Raymond Buckey, the only remaining defendant in the McMartin Preschool child abuse case, is spilling his guts. But in his first, extensive print interview since a jury acquitted Buckey and his mother on 52 charges of child molestation, he portrays himself as a victim, rather than a criminal.
Skeptics are likely to read the long interview in the April Los Angeles magazine with a suspicious sneer, as Buckey, who still faces trial on eight counts, systematically seeks to establish a sympathetic view of himself:
He once volunteered at a nursing home but quit because "I'm not cold-blooded enough to block all that stuff out. I couldn't stand to see people suffer."
He decided to get involved in the preschool because it was "a very happy, uplifting atmosphere to be in."
He was protective of the children--"I would not let a child hurt himself or another child or any of the pets."
In all likelihood, though, even skeptics will feel a pang of chagrin at how little they knew about this man about whom everyone has a definite opinion.
Journalist Mary A. Fischer interviewed Buckey for five hours, then edited 160 pages of transcripts into a continuous tale, interspersed with a chronology of events.
What emerges is a portrait of a timid, lazy man who enjoyed volleyball, rock climbing and running, but whose chief ambition is to slip through life with as little fuss as possible.
Those characteristics dictated his sexual activity, as well. "I won't put myself on the line emotionally," he said. Buckey's upbringing taught him that sexual assertiveness is immoral. "The notion of what makes a man is all mixed up in our society. . . . Sex is something very special, and you don't do it with somebody you meet for the first time or when there's no emotion."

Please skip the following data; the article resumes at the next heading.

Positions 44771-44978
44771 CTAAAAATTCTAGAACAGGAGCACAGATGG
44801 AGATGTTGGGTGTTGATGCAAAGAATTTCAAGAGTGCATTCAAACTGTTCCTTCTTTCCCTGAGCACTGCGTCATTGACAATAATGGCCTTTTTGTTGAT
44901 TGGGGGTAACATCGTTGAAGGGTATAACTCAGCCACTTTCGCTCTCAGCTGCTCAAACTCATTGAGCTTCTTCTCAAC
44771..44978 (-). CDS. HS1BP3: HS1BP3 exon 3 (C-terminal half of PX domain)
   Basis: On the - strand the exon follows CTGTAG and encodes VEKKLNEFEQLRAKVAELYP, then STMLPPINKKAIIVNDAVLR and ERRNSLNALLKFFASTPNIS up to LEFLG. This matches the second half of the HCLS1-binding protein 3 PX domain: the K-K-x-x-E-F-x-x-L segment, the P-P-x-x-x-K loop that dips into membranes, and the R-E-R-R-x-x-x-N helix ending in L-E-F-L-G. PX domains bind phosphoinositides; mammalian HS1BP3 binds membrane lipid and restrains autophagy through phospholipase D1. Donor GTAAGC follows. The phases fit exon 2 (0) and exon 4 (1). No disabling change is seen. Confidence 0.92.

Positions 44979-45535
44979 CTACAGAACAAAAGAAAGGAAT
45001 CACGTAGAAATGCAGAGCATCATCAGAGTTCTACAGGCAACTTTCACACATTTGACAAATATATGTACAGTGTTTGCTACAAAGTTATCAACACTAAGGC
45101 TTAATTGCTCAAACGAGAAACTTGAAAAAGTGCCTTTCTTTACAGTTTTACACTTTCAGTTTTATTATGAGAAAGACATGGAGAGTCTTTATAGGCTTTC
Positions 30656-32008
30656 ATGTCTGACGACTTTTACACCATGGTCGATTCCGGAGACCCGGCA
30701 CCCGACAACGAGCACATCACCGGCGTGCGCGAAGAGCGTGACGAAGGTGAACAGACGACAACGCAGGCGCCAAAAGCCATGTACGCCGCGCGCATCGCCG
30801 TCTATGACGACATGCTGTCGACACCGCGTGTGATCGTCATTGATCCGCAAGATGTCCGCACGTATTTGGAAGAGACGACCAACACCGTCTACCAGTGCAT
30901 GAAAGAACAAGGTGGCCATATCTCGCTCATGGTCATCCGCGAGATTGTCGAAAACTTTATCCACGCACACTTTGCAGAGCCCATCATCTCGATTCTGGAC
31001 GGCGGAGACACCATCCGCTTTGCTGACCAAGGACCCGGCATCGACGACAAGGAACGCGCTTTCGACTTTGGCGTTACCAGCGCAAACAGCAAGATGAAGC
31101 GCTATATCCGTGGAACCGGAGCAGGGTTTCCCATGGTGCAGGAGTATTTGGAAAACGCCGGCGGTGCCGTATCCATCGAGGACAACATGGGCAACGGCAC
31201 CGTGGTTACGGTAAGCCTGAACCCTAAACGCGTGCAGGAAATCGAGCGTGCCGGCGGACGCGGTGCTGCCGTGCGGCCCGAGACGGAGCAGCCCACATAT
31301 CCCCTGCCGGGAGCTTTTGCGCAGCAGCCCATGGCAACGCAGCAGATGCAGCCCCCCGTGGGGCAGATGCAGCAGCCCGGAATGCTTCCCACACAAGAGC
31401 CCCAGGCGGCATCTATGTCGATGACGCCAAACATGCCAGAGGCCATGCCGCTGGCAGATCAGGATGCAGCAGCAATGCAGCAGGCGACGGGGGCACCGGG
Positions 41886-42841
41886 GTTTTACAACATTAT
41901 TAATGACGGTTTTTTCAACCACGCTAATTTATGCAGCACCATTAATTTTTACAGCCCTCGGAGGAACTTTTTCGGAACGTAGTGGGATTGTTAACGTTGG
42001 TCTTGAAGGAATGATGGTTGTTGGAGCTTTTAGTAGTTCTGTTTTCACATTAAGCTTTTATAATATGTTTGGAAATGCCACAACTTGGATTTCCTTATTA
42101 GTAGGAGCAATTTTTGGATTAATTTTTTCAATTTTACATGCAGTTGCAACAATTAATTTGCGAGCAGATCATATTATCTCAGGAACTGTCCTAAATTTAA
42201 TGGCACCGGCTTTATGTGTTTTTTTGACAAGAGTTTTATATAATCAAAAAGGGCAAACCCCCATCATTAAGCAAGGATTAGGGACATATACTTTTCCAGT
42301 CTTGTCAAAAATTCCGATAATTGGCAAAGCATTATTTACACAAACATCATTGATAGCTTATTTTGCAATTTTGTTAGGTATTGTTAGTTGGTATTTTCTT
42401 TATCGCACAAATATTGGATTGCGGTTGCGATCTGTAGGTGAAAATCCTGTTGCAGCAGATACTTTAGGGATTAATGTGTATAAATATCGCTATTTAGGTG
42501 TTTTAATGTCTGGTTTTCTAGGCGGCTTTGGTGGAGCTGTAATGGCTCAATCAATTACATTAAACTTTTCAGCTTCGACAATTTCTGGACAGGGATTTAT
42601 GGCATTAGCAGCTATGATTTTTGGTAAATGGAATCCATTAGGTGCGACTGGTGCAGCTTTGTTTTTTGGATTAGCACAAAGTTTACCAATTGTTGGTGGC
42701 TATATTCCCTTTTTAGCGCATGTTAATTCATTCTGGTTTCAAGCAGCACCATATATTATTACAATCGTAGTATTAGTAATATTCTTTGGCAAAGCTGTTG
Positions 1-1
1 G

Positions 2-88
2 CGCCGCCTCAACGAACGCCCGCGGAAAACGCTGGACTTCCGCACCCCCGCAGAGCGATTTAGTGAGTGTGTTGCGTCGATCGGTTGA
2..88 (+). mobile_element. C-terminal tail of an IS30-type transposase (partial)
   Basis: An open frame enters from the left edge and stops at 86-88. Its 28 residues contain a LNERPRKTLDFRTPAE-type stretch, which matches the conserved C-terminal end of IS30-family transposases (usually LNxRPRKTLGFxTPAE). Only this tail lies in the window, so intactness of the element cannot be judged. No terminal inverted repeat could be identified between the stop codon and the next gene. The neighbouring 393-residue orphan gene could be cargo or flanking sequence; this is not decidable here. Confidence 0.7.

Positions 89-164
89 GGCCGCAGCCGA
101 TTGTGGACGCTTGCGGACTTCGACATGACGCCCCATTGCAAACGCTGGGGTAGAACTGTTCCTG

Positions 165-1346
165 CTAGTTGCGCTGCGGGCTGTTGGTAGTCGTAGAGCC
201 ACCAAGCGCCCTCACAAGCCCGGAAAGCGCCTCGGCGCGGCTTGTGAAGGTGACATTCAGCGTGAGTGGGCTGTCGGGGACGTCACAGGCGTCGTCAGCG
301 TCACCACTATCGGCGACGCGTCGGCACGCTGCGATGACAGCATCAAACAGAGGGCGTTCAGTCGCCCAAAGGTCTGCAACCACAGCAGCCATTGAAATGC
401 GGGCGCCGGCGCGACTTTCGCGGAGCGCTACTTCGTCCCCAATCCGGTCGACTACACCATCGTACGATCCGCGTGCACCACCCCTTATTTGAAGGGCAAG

Then, with no apparent irony, he goes on to explain his first sexual encounter. "We decided to rent a room at the Fantasy Inn. It had a heart-shaped Jacuzzi next to a round water bed with mirrors on the ceiling and pumped-in adult movies. I saw her as beautiful, and the experience was very special."
Even with such pathetic images, Buckey--who also gave a long interview to television's "60 Minutes"--manages to paint himself as a man deserving of justice, if not respect. The McMartin case fired up public emotions because it was framed as a classic example of bullies against innocents.
If it turns out that Buckey is innocent, as Fischer believes he is, most Angelenos may have to concede that they, implicitly, joined the forces of conventional wisdom in abusing a weak, unsympathetic target.
Buckey thinks the jurors who did not vote for acquittal on the last 13 counts were convinced that "Where there's smoke there's fire," or simply didn't like him. "I can't do anything about it if they think my eyes are too squinty," he said.
As for his future, Buckey remains unambitious: "I want to get out of this crazy metropolis, which seems to breed ill will toward the brotherhood of man. . . . "
In a few years, he predicts he will be forgotten. He'll go on with the simple--some would say sad--life he describes before the trial. "I never had much of a reputation to lose in the first place."
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